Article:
Thursday, May 11, 2017

People of Veneer

We have become a people of veneer.

We like veneer; one company (IKEA) has developed an entire industry around the use of it.  You can have bookshelves or dressers or cabinets in a plethora of woods styles - but that only go a 2 millimeters thick, laying over an inner core of composite pressed wood which is ugly, flaky, and heavy.

We have become the same.  

We are people of appearances and opinions.  Our appearances and our opinions run only as deep as our fragile emotions:   give us a perceived insult or express an opinion which we do not agree with and you will have  revealed a dross core of raw emotion that oozes out with a horrid stench, a sort of seething hatred of everything that infects all that we do until we have become so used to the smell that we scarcely notice it in our daily lives.

Oh, we see ourselves differently of course:  individuals of great learning and independence which come by how we are after great thought and carefully construed constructs.  It is those who scratch us that are the real enemy of human-ness and humanity, not ourselves in our lashing back and completely laying waste in a scorched earth policy.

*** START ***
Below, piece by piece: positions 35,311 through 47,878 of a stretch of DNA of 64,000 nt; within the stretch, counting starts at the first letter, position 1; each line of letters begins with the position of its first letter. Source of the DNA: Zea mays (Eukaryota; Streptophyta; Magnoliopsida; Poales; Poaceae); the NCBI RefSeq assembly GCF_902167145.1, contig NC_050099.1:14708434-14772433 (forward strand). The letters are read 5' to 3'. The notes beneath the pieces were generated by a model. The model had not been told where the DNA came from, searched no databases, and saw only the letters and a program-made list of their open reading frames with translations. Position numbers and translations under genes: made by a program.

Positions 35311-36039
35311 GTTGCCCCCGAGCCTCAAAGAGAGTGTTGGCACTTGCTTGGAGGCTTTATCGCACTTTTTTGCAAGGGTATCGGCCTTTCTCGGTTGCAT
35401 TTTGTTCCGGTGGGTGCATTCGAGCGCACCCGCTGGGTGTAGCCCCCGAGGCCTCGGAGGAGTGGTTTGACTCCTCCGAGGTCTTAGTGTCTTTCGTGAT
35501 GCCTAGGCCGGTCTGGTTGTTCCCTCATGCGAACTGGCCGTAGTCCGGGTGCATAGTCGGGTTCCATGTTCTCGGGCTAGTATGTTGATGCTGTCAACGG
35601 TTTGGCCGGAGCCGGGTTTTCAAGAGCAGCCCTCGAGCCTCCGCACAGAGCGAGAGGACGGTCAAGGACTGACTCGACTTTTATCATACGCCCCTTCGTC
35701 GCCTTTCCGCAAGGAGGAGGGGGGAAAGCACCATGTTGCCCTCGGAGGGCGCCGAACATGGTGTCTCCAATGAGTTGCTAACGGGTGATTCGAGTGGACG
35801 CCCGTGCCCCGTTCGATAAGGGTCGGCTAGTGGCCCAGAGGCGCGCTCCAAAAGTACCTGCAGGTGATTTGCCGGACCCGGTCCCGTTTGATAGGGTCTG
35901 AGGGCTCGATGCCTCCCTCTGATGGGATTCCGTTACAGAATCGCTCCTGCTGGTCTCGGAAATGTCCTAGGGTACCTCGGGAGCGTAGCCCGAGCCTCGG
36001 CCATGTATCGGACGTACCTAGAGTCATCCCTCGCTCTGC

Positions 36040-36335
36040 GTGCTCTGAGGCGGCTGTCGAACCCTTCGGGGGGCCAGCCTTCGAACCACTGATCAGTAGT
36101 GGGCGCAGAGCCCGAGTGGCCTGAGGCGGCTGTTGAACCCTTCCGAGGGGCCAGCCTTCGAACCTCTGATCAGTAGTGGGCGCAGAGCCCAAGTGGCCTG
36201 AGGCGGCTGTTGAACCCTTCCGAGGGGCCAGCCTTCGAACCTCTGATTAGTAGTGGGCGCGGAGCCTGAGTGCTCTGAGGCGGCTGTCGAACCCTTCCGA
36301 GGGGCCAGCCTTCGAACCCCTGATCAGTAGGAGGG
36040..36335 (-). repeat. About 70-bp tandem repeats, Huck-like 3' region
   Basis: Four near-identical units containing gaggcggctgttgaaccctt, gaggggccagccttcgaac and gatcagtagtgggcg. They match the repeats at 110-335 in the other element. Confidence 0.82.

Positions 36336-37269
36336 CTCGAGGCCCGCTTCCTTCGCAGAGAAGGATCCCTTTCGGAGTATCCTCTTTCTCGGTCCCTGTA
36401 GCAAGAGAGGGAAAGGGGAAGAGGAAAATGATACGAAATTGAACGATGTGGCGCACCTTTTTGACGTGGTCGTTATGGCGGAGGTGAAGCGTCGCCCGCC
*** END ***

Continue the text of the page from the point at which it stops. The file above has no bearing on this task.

Somehow we become surprised in all of this, that the only language that anyone speaks anymore is that of anger and hatred, of the raised fist and the hostile word.  We have become not by what we are for or even what we are against but rather by maintaining the appearance of our veneer, by the volume of words and the fierceness of the rage against damage to it.

We become shocked when we meet people who are solid, who hold to their conviction in storms like cattle in a blizzard, who do not react with scorn and rage when their veneer is scratched. We are surprised because it turns out that the veneer is not just at the surface but runs right down to their core.  They can no more lose themselves in the opposition and trying times than a tree can shed the grain of its wood.

Where is the call to become a people of depth?  Where is the call to drain the swamps of our souls, to let the curing process produce in us a hardness and structural integrity that can weather the great challenges of our age.

The reality is that veneer seldom survives unscathed - but solid wood often does.

2 comments:

Glen Filthie said...

A thought provoking post.

Toirdhealbheach Beucail said...

Thank you very much.